The average cell contains ~10 million ribosomes, comprised of ~80 ribosomal proteins and 4 rRNAs. Until recently it was thought that all ribosomes were the same. But substantial new evidence has revealed that ribosome heterogeneity provides an additional level of translational control. These different ribosome populations are termed ‘specialised ribosomes. How these specialised ribosomes translate specific mRNA pools remains a mystery. This project aims to understand how changes in ribosome composition alters ribosome structure and how this enables ribosomes to translate specific mRNA pools.
We have discovered differences in ribosome composition in Drosophila melanogaster brain and testis. mRNA translation is particularly important during sperm production and neural function so it will be exciting to understand how this novel mechanism of gene regulation is achieved and how it contributes to brain function and male fertility.
Using a cutting-edge combination of genetics, biochemistry, translatomics and structural biology this project will uncover the structure-function relationship of specialised ribosomes. To understand changes to ribosome structures this project will involve Cryo-EM and to determine which mRNAs specialised ribosomes translate we will use Ribo-Seq. This work has potential to shed light on the underlying mechanism of human diseases caused by mutations to ribosomal proteins e.g. Diamond-Blackfan.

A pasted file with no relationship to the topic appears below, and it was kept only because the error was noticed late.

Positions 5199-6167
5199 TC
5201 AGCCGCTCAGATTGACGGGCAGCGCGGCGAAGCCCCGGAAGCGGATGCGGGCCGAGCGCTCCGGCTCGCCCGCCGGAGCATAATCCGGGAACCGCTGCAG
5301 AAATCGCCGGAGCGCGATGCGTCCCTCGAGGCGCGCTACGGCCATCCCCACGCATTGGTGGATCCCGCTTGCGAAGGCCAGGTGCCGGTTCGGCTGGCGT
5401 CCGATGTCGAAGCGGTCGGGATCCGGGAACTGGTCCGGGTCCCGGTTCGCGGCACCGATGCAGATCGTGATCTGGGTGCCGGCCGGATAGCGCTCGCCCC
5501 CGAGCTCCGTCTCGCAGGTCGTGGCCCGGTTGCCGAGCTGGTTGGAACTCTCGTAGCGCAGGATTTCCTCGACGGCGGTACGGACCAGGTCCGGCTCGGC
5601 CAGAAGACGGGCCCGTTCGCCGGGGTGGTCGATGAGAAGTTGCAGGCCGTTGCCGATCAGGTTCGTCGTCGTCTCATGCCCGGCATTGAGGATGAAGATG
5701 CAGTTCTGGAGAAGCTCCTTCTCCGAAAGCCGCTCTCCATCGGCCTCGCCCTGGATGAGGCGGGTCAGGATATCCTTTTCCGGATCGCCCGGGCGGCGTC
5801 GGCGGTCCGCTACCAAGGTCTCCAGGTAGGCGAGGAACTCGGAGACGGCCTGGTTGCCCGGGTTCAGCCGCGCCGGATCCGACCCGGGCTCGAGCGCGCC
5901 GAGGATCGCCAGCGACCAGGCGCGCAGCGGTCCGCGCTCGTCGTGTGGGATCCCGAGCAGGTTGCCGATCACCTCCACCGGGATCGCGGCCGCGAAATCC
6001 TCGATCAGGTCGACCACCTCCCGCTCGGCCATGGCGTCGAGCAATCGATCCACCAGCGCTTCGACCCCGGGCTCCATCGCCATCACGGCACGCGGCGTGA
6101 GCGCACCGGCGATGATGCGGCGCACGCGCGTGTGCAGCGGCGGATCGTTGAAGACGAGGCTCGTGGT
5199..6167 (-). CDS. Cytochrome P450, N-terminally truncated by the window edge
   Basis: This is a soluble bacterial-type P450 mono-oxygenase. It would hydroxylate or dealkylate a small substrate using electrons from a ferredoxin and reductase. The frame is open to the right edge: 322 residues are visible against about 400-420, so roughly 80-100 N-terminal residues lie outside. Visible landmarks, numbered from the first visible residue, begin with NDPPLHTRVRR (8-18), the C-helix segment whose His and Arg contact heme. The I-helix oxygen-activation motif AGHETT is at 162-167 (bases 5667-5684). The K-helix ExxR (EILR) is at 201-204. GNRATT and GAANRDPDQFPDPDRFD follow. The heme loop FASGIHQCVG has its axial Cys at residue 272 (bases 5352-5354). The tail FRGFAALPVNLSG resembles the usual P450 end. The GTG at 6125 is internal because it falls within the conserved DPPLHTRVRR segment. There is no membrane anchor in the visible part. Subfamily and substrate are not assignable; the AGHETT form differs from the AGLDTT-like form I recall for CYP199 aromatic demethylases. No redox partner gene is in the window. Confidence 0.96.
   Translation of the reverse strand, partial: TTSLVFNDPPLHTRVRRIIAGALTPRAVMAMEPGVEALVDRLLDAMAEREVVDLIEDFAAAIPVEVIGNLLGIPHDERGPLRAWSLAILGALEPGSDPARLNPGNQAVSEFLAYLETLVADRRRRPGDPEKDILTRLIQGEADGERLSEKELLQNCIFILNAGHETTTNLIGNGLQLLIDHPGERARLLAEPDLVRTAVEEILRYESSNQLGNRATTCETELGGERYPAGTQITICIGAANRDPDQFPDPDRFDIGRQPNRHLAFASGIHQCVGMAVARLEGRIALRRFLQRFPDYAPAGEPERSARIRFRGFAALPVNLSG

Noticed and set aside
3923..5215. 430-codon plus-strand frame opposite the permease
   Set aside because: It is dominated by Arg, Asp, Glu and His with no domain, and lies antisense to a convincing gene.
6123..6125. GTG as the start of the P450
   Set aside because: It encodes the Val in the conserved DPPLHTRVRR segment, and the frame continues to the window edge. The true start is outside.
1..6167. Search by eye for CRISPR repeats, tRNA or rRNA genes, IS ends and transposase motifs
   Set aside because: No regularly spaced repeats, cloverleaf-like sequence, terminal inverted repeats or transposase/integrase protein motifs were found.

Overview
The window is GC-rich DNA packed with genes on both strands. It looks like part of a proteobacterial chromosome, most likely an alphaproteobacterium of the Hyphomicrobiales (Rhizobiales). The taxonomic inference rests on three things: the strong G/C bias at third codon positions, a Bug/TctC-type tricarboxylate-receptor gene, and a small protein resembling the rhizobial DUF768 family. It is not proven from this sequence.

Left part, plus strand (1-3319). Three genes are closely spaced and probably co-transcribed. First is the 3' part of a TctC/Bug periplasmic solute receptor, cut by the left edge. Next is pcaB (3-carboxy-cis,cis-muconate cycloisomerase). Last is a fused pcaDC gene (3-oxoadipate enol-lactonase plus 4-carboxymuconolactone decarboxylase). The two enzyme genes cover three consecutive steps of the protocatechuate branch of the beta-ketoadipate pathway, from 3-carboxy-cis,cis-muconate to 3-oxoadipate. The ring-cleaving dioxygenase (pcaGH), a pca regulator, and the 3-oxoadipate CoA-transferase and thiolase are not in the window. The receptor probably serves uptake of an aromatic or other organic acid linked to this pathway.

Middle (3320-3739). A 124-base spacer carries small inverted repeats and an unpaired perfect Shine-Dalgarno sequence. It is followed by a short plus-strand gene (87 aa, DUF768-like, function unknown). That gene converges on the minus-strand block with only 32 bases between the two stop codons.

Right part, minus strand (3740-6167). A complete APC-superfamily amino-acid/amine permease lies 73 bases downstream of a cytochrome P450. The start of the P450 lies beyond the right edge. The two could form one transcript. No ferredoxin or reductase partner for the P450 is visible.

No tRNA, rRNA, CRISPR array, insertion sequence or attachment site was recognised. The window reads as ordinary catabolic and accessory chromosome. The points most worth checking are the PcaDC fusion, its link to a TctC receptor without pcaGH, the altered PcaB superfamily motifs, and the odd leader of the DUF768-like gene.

Specialised ribosomes regulate protein synthesis by targeting translation of specific pools of mRNAs through altered ribosome structure.
Objectives and approaches:
1-Determine protein composition of specialised ribosomes; TMT mass spec of in-vivo tagged ribosomal proteins.
2-Structural assessment of specialised ribosomes; Cryo-EM of purified ribosomes.
3-Determine translational output of specialised ribosomes; Ribo-Seq of purified ribosomes.
4-Understand biological importance of specialised ribosomes; CRISPR followed by fertility and behaviour assays of flies.
The concept of specialised ribosomes has only recently emerged. Several
specialised ribosomes have been characterised but what is missing is the
mechanistic link between altered ribosomal structure and function. By combining
cutting-edge approaches, this proposal will tackle this from several diverse and
complementary viewpoints. This project combines structural analysis of
specialised ribosomes (purified and inside cells) with functional assessments
(translational output and fly phenotype) to provide mechanistic insight.
Further further information on Aspden Group: http://aspdenlab.weebly.com
Further information on omics research at Leeds: http://www.leedsomics.org